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Did you know that thousands of t-shirts get thrown away every day? Most of them are perfectly fine to wear. Recent studies have shown that over ten percent of t-shirts that get thrown away still even have the tags on them. Did you know this? Well, you do now.

                Not only do you now know, but I don’t think you’ll ever forget these statistics because they are just strange and slightly shameful. This t-shirt is a celebration and dirge for this grand consumer waste, waste that is le plus haut calibre. We apologize for nothing with our shirt, [WASTE], and encourage you to not only purchase it, but to wear it in stark defiance to all of those around you who, in their own lives, have thrown away perfectly fine shirts for no reason.

                [WASTE] is a celebration/dirge, but we, the artist collective behind it, tried to make the shirt an embodiment of the concept. We have addressed the art/design w/r/t concept in a sense intégrité. The design is printed on a brand new shirt that is shipped directly to us. These shirts are mailed to us in sterile, plastic bags, which we measure. Each plastic bag weighs the .95 oz., about the same as a slice of bread. It is a [WASTE] that we throw away this plastic bag that could be reused.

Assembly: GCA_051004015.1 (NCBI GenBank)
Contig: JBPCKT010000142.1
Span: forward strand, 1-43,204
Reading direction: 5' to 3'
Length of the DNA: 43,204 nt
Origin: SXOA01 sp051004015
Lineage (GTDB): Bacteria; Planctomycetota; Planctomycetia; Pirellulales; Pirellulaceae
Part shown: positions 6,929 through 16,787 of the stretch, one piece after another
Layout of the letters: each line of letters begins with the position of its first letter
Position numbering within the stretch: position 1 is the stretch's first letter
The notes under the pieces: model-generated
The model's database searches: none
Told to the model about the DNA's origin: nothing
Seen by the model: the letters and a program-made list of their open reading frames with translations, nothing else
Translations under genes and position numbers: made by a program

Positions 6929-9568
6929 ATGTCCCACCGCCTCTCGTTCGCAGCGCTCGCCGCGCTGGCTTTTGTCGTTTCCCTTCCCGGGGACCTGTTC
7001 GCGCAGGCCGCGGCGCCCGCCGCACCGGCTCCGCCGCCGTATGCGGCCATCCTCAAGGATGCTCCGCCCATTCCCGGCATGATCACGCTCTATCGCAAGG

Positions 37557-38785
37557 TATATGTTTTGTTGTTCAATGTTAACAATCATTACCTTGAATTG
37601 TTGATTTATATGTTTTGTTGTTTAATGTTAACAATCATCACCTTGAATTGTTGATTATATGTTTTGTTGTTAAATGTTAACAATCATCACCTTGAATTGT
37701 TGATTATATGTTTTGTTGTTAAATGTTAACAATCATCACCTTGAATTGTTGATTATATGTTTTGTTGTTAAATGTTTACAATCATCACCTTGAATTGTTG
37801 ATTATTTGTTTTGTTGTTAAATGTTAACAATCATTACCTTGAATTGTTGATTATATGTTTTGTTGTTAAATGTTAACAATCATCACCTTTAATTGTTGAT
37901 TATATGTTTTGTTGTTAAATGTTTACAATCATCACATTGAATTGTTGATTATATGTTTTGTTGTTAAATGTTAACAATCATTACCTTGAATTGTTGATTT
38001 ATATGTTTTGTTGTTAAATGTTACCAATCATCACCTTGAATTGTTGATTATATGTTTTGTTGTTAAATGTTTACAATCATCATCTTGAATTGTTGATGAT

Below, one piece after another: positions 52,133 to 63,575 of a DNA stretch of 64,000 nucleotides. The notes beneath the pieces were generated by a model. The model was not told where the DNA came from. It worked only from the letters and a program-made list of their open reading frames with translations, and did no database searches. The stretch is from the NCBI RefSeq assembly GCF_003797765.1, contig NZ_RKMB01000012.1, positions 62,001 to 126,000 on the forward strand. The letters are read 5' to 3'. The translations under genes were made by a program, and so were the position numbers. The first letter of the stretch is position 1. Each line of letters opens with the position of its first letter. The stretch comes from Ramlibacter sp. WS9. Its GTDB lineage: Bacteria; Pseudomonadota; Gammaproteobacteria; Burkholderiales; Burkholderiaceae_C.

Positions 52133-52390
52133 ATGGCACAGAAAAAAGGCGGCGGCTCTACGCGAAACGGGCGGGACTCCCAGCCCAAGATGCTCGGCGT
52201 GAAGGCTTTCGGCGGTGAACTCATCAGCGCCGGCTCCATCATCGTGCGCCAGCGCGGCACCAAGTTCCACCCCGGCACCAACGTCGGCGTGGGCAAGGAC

We then print on the shirt, using direct-to-garment printing. I’m not going to talk about the waste involved in that but I can send you some academic studies on the subject for you to pursue on your leisure, un lecture légère.

Boar, Hanley, & Williams, The Numbers: Worldwide Printer & Supplies Market Report, IT Strategies, Hanover, MA, 1998

Cahill, Hanley, O’Sullivan, & Williams, Digital Color Printing of Textiles, IT Strategies, Hanover, MA, 1996

  1. P. Stefanini, F. Noll, & A. Dunand, Inkjet Printing For The Textile Industry, Toxot, Valence, France 1994

Ross N. Mills, Inkjet Printing-Past, Present and Future, IS&T’s Tenth International Congress on Advances in Non-Impact Printing Technologies, 1994

Hue P. Le, Progress and Trends in Inkjet Printing Technology, The Journal of Imaging Science and Technology, January/February 1998, Volume 42, Number 1, p. 49-61

[WASTE] is by far the greatest design we have ever created and if you cannot appreciate it for the concept, the aesthetic, or the visage, we suggest you leave because you just do not get it and, ∴, you should not get it. 

Donner sa langue au chat.

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